I've been following this thread and I'm not even really sure what things people are arguing about.

    I think it's pretty clear that TCGs are less exploitative than lootboxes and IMO that's why they've been unregulated for all these years. Heck in terms of meatspace 'totally not gambling' things like chuck e cheese style ticket games are the worst offender, though TCGs are the bigger market for sure.

    My read is a lot of this is trying to draw bright lines between TCGs and lootboxes to guard against hypothetical regulation that would sweep up both. In my opinion at this point lootboxes have ruined it for everyone and they all do deserve to get swept up (or change their formats). I think for any new regulations to be effective and consistent you gotta ban blindboxes and booster packs along with random skin drops and locked digital chests.

    life's a game that you're bound to lose / like using a hammer to pound in screws
    fuck up once and you break your thumb / if you're happy at all then you're god damn dumb
    that's right we're on a fucked up cruise / God is dead but at least we have booze
    bad things happen, no one knows why / the sun burns out and everyone dies
    FANTOMASdiscriderMan in the Mists
  • SleepSleep Registered User regular
    edited September 2018
    Bethryn wrote: »
    Sleep wrote: »
    The difference between me selling a booster pack of magic cards, and me selling a random roll for magic items in a 4e d&d game I'm running for real world cash is pretty obvious.

    Gacha games and loot boxes are that second one.
    Nope. The difference between inherent value (MtG booster pack: paper cost, ink cost, art cost, development cost | HS card pack: server cost, art cost, development cost) and perceived brand/functional value is equally large in both. The majority of the value is perceived (and thus price), and that perception is massively enhanced through rarity via the gambling distribution system. If WotC tried to sell the Jace I was talking about earlier to players directly at £50, it would be seen as ridiculous for them to ask such a price for the card. But because they make the card acquisition random, people will shell out to buy it from SCG because they accept the artificial rarity and don't attribute it to WotC directly, thus psychologically justifying the cost to themselves.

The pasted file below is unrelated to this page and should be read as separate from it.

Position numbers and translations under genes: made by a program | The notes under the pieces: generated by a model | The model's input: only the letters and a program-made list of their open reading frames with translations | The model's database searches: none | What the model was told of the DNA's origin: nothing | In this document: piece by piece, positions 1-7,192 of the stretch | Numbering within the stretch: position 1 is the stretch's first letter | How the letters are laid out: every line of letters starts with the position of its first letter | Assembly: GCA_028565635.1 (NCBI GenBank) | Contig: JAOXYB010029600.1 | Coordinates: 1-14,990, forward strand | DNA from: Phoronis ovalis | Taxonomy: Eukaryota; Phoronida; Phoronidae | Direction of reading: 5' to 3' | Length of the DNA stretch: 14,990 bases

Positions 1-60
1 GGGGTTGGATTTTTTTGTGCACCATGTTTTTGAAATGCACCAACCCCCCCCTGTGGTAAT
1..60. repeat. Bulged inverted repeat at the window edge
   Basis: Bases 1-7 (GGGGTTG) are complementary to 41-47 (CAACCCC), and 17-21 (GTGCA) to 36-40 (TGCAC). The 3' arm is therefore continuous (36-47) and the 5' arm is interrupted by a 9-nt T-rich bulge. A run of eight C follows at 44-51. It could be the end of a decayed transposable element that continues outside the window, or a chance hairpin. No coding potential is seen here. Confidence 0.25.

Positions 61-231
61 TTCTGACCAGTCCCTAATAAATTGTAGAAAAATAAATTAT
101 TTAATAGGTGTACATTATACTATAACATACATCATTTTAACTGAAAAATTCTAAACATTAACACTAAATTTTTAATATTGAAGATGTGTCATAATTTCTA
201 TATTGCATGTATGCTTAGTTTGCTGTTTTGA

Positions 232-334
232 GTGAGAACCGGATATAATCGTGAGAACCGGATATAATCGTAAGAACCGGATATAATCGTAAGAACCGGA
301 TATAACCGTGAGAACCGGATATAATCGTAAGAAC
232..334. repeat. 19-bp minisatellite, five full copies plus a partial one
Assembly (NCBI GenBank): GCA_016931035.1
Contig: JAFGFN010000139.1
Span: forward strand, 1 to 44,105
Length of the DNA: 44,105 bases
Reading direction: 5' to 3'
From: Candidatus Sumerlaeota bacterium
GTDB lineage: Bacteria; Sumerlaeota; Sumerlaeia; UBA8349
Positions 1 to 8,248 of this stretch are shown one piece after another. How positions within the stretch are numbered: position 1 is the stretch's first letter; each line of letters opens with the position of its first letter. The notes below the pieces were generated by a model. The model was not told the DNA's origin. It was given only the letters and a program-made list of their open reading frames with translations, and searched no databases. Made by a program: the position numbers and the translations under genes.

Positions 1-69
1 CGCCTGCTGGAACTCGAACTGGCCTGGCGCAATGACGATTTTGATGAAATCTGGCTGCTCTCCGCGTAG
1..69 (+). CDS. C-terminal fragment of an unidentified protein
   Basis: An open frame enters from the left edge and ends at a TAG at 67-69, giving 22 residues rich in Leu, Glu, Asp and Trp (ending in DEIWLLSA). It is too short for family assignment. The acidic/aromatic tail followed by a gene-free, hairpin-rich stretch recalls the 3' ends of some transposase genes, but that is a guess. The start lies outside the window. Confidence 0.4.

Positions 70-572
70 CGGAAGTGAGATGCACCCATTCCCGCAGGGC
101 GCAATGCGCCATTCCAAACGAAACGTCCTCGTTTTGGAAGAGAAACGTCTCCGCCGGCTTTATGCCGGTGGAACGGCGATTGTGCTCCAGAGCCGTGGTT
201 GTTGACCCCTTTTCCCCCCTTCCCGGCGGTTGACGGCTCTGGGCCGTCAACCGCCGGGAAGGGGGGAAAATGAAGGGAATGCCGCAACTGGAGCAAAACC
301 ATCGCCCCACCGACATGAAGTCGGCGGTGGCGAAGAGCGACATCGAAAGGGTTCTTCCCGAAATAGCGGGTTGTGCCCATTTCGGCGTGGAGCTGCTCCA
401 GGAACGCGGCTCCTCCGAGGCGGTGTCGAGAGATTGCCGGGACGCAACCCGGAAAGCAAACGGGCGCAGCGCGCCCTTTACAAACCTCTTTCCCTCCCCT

Jace isn't a once-in-a-lifetime historical masterpiece painted by Michelangelo that has perceived value in humans because of its historical rarity, it's a card that WotC can print identically as many times as they want, but decide not to (see also: rules on proxy cards)

    Play full proxy, my friends and I do it all the time. You definitely don't need to spend the £50 just to play the card outside tournament play.

    Inside tournament play they could definitely sell that jace at £50, and not one thing would change, the cost wouldn't be ridiculous it would just be their asking price for it. Folks have payed way more for a singular model necessary to play warhammer for sure. Hobbies cost money (and many are inherently exploitative by nature). You're getting to some real nothing has value type argument here at which point we can just say money has no inherent value and is only good so long as the country exists.

    That's really all entirely besides the point

    There's a marked difference between me selling you a concrete item you now own and control forever and me selling you literally nothing but an imaginary thing to get forward on an imaginary treadmill I could just take away at a whim.

    Adventurers league charging you real money for in game items would be ludicrous. But throw some pretty lights on that imaginary item, and now it's all aces? Digital games where you buy your way forward in the game, totally without gambling, is already exploitative enough, prompting folks to buy those bullshit imaginary items by making it so you have to gamble for them is wildly more exploitative.

    Sleep on
    Lord_AsmodeusElvenshae
  • NyysjanNyysjan FinlandRegistered User regular
    edited September 2018
    Sleep wrote: »
    The difference between me selling a booster pack of magic cards, and me selling a random roll for magic items in a 4e d&d game I'm running for real world cash is pretty obvious.